Every Sunday at 11 am we have a Family Church Service. On the first & third Sunday of the month Holy Communion is celebrated at this service. (Please note that occasionally services take place at Brookmans Park URC – check our Calendar page)
September – On behalf of the Elders
Have Faith, Trust in the Lord – He is always there to guide our thinking and our actions. There is nothing that cannot be done if we but call on Him for help. Constant prayer will always yield an answer.
There is a hive of activity amongst the Elders and congregation. Plans are afoot to open the church on Sunday 6 September for our first communion of the month. 25 people have signified that they would prefer to be in church on a Sunday but a further 16 people are not feeling it will be safe enough and will continue to join our services via Zoom.
There will be a number of stewards to open the church, ventilate, greet, take temperatures and usher people to their designated seat/s. The camera, TV and sound system will all be put in place. Sorry, no singing behind the masks, but humming with gusto will be allowed. Thank you to John Wainwright for being the first to try the “New Normal” way of doing
Remember to book your seat before the Service, by Saturday at the latest. We would struggle to socially distance people if everyone turned up on the same day. Please call me, Tony, 01707 661160, and leave a message if I do not answer.
As we get back to a new way of doing things we should all be thinking about what is the right thing for us to do. What will our church be like? What vision do we have and how will we attempt to achieve it? Let’s get more of our members taking an active role in making our church work. Thank you to those who have offered to join the stewarding team for the first time. Thank you to those who have offered to look at the technological side of our services. Together we can do this. Have Faith…. The Lord will show us the way….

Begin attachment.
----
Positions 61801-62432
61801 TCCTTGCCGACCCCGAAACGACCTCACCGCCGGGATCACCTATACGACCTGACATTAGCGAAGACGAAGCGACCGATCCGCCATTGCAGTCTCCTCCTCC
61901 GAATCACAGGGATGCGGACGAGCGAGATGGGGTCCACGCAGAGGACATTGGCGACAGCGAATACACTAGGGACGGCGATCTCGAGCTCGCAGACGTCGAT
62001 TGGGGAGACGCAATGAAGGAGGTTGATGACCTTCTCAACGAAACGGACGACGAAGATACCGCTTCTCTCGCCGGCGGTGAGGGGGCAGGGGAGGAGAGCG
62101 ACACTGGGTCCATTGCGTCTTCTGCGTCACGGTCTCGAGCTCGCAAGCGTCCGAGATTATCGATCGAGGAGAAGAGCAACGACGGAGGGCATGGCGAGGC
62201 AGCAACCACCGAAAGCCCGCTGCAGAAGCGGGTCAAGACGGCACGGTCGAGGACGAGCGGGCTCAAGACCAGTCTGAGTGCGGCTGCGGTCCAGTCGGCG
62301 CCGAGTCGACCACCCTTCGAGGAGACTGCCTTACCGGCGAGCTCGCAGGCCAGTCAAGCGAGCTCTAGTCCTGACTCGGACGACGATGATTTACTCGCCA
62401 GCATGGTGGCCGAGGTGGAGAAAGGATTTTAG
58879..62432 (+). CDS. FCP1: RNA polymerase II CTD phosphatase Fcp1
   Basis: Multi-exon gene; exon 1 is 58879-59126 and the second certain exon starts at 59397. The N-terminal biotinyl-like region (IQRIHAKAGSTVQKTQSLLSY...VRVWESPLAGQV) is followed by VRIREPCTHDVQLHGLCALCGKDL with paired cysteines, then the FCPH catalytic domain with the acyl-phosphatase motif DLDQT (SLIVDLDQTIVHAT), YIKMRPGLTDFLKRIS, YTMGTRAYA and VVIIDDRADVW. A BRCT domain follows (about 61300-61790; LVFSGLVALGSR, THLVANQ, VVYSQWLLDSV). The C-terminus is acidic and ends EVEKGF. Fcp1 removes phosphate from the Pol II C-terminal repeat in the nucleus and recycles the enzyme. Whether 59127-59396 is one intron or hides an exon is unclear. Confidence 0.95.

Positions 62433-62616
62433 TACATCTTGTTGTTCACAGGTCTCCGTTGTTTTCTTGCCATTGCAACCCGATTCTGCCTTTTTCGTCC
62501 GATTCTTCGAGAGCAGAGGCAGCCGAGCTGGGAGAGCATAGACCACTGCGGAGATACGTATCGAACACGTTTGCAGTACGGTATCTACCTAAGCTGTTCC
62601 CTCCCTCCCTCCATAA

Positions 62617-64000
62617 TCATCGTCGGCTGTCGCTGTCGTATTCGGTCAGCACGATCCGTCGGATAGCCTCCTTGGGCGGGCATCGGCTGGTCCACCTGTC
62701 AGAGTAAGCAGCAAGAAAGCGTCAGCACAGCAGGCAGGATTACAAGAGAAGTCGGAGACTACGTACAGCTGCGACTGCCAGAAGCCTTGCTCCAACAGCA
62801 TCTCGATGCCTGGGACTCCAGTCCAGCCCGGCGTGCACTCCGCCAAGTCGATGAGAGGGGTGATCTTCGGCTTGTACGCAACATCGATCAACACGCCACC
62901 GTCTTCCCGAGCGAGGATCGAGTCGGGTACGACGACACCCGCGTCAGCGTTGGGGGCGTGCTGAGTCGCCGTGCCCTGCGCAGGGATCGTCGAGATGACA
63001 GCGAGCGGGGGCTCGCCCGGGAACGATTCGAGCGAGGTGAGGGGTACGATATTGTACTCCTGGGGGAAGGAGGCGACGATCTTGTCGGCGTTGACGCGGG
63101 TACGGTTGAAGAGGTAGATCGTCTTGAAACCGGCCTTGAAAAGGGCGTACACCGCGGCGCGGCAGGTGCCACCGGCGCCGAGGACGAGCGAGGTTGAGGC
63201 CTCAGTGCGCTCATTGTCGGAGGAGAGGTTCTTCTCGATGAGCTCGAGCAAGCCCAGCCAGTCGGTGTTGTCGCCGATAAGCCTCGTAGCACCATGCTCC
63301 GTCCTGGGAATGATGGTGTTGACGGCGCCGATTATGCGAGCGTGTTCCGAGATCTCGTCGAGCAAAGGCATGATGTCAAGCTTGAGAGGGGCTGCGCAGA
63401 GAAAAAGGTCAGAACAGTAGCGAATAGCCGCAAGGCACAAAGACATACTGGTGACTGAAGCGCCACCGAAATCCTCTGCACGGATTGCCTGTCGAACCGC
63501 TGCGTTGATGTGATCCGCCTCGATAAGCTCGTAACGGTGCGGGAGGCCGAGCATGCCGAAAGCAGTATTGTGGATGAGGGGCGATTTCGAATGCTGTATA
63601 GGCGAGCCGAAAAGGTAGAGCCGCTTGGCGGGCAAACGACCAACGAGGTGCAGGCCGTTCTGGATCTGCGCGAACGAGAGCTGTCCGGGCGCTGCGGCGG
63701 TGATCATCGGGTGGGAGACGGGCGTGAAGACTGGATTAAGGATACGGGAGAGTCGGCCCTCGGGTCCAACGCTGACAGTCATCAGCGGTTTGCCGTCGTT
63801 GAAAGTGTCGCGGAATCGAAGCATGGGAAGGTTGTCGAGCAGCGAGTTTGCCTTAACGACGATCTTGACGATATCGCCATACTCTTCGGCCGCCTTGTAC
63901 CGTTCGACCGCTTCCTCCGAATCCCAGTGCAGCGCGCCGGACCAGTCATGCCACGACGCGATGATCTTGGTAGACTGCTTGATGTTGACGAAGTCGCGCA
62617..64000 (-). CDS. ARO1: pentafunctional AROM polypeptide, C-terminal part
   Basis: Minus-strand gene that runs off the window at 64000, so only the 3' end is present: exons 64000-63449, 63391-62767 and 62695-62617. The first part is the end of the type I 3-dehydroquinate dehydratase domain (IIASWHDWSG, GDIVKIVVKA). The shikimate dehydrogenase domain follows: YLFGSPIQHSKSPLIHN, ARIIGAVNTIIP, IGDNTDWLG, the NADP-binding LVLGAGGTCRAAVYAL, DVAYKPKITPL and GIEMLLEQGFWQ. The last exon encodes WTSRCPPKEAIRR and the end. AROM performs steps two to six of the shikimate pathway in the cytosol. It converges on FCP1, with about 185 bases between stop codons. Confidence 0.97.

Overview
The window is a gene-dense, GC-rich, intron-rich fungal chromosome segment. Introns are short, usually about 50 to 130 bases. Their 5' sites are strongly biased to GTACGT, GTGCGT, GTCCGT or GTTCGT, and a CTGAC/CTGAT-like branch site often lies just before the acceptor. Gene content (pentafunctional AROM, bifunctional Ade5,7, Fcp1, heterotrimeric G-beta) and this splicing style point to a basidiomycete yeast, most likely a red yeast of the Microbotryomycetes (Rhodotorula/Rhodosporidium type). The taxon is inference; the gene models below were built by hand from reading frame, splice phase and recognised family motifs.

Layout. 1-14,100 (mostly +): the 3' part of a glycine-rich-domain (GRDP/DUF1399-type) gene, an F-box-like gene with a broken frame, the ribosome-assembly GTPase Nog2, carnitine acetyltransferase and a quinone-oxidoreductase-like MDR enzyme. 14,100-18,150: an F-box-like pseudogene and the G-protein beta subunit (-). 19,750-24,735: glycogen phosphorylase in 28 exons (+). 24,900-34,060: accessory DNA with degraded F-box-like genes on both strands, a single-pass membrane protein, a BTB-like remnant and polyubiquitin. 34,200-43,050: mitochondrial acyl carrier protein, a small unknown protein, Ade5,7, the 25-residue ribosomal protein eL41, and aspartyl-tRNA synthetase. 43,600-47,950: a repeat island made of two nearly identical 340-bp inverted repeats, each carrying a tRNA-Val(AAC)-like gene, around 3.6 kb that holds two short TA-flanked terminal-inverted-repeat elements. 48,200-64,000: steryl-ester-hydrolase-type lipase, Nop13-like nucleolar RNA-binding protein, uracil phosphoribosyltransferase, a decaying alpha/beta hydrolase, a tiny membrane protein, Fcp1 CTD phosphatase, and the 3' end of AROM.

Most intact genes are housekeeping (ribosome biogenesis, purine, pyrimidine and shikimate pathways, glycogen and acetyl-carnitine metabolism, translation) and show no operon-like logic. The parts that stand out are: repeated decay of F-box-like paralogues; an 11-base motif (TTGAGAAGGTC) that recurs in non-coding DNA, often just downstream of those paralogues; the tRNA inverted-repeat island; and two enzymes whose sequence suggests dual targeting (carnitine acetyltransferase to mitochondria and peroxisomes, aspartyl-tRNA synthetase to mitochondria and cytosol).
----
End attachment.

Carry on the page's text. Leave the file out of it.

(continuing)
We must be aware of keeping our church cleansed. Wiping and sterilising all surfaces which have been touched. Being sure not to leave behind anything which you could take home. Every little effort will help.
Before finishing I would like to pay tribute to David Ramsay and the amazing effort which he has put into keeping our church in order as Church Secretary. At this time he needs to have a little rest and
we must all do our bit to show that we care but not to intrude on his family recovery. God Bless you David (and Chris). Get well and come back as soon as you think it is the right time.
May God Bless us and all whom we love…..
New Beginnings and Our God reigns!
The two-month News of July/August was the last one of our summer ‘’term’’ of Church news-magazines; in past years we have been used to relaxing over the next two months then life starts again in September. The next major event in our church calendar is then looking forward to the
Christmas period and also the solstice – the mid winters day! This current News is the first one of our autumn term – or would be in normal times but 2020 has turned out to be a funny year and we have had this long period of lock down and turmoil. This year September is the month when we could, or might, return to church worship but it will be a different ‘’normal’’ if we do. We still do not know whether Government will allow us to return to a corporate form of living.